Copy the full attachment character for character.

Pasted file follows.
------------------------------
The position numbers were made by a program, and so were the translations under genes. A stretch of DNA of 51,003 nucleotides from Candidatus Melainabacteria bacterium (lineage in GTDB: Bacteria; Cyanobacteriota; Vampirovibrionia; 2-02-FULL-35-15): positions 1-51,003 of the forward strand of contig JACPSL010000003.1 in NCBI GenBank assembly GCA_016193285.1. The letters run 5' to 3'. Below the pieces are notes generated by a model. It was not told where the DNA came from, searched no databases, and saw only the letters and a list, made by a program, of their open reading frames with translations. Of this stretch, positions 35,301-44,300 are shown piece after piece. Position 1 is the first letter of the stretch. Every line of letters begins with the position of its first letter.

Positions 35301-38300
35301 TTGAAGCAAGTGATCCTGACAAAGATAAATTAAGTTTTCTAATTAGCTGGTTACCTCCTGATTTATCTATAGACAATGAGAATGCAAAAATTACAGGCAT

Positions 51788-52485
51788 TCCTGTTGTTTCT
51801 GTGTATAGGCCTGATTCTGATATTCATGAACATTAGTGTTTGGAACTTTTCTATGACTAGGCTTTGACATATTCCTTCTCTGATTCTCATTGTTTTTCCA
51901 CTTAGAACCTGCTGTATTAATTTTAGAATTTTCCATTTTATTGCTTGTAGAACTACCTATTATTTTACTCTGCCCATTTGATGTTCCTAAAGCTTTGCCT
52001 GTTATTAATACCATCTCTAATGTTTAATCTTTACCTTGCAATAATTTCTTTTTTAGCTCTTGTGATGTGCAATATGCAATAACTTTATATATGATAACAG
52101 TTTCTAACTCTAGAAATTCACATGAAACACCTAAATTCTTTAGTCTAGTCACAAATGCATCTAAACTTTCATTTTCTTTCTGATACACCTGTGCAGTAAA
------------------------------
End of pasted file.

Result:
The position numbers were made by a program, and so were the translations under genes. A stretch of DNA of 51,003 nucleotides from Candidatus Melainabacteria bacterium (lineage in GTDB: Bacteria; Cyanobacteriota; Vampirovibrionia; 2-02-FULL-35-15): positions 1-51,003 of the forward strand of contig JACPSL010000003.1 in NCBI GenBank assembly GCA_016193285.1. The letters run 5' to 3'. Below the pieces are notes generated by a model. It was not told where the DNA came from, searched no databases, and saw only the letters and a list, made by a program, of their open reading frames with translations. Of this stretch, positions 35,301-44,300 are shown piece after piece. Position 1 is the first letter of the stretch. Every line of letters begins with the position of its first letter.

Positions 35301-38300
35301 TTGAAGCAAGTGATCCTGACAAAGATAAATTAAGTTTTCTAATTAGCTGGTTACCTCCTGATTTATCTATAGACAATGAGAATGCAAAAATTACAGGCAT

Positions 51788-52485
51788 TCCTGTTGTTTCT
51801 GTGTATAGGCCTGATTCTGATATTCATGAACATTAGTGTTTGGAACTTTTCTATGACTAGGCTTTGACATATTCCTTCTCTGATTCTCATTGTTTTTCCA
51901 CTTAGAACCTGCTGTATTAATTTTAGAATTTTCCATTTTATTGCTTGTAGAACTACCTATTATTTTACTCTGCCCATTTGATGTTCCTAAAGCTTTGCCT
52001 GTTATTAATACCATCTCTAATGTTTAATCTTTACCTTGCAATAATTTCTTTTTTAGCTCTTGTGATGTGCAATATGCAATAACTTTATATATGATAACAG
52101 TTTCTAACTCTAGAAATTCACATGAAACACCTAAATTCTTTAGTCTAGTCACAAATGCATCTAAACTTTCATTTTCTTTCTGATACACCTGTGCAGTAAA